by Gil Dekel.

Since the brain processes visual information 60,000 times faster than text, Kanban Method uses a visual system to improve communication in organisations. Using sticky notes on a whiteboard helps to create a ‘picture’ of your work.

Kanban (Japanese for ‘visual signal’ or ‘card’) was developed by Toyota to help define, manage and improve services through the use of whiteboards. The boards act like mirrors, in that they ‘reflect’ the organisation’s current flow of work.

Kanban helps employees know how their work works. The method facilitates a design management and enterprise alignment, to minimise delays.


Simplified concept of Kanban Board. (Image: Flickr/Nadja Schnetzler. CC BY 2.0)

Simplified concept of Kanban Board. (Image: Flickr/Nadja Schnetzler. CC BY 2.0)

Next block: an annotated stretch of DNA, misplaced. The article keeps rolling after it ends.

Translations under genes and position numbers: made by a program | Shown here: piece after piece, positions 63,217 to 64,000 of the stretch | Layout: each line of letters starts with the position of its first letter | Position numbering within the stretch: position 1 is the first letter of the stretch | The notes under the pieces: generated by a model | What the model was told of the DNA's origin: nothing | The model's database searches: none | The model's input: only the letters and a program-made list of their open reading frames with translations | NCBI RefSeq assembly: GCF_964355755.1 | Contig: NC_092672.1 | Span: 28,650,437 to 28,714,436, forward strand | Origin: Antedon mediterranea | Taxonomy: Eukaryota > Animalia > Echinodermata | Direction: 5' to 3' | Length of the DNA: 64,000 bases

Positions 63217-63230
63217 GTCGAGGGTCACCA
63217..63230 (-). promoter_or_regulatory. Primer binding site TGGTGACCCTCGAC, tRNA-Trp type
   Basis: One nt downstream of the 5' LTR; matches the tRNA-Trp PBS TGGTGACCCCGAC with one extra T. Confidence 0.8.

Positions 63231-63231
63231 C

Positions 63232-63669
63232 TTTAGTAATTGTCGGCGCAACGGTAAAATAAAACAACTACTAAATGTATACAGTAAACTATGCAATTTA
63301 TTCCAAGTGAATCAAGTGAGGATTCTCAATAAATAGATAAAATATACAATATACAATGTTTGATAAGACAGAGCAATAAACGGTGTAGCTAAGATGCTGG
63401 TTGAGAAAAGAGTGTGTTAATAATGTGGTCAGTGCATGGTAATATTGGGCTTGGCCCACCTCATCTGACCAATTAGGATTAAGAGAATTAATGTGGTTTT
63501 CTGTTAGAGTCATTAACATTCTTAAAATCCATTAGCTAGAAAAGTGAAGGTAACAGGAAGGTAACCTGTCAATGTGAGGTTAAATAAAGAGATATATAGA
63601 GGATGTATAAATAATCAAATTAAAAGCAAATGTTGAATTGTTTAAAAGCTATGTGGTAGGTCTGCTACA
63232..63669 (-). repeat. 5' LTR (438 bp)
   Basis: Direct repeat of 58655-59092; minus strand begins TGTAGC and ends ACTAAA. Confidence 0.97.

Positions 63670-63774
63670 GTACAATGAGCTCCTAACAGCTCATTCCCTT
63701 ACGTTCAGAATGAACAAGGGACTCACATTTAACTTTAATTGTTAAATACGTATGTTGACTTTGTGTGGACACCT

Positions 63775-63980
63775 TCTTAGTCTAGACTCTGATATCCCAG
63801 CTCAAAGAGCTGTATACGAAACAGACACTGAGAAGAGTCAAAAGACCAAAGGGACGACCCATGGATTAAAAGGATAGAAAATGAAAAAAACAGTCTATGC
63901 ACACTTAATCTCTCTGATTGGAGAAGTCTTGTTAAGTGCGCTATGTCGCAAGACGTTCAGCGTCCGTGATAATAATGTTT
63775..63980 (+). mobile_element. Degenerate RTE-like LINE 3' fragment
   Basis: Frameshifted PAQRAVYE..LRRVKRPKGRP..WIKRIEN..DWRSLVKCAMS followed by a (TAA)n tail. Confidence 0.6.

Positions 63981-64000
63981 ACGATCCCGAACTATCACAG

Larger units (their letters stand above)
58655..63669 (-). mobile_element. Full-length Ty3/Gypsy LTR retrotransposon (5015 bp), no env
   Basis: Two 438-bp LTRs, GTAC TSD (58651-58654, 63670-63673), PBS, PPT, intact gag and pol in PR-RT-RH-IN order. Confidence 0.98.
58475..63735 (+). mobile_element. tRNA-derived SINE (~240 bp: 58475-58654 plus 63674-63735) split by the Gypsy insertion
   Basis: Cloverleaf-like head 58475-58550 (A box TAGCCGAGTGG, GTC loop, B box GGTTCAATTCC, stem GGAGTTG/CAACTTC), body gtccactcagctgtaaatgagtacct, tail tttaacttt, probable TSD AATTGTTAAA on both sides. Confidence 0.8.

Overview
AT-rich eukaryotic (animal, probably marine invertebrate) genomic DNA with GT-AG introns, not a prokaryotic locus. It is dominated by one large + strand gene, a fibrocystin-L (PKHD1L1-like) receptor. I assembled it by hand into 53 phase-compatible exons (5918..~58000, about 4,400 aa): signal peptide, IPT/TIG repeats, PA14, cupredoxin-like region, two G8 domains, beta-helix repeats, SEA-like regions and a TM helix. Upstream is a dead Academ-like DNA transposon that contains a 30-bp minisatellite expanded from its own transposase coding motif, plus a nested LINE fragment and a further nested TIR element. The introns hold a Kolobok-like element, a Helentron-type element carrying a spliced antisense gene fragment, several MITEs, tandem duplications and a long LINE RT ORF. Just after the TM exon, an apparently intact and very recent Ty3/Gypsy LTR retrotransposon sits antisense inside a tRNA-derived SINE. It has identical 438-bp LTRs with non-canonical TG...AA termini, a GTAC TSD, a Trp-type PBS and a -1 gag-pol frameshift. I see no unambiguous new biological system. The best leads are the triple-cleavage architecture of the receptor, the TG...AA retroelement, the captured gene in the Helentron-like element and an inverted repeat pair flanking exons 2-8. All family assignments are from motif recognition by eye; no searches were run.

Improvement in organisations is possible only where shared understanding exists. Kanban helps employees come to a shared understanding about:

  • The work that they are doing,
  • The workload – how much they can handle,
  • How well the work is delivered, and
  • A shared ‘vocabulary’ that clearly defines work items and processes.


Kanban focuses on the customers and on what is delivered. The goal is to provide services that are fit for purpose to customers.

The method makes invisible processes visible, so we can clearly see how items move through the different stages of the work. It helps to ensure that work is balanced with:

  • The services that need to be delivered, and
  • The capacity to deliver.


Kanban boards. (Image: Flickr/Nadja Schnetzler/Laurent Burst. CC BY 2.0)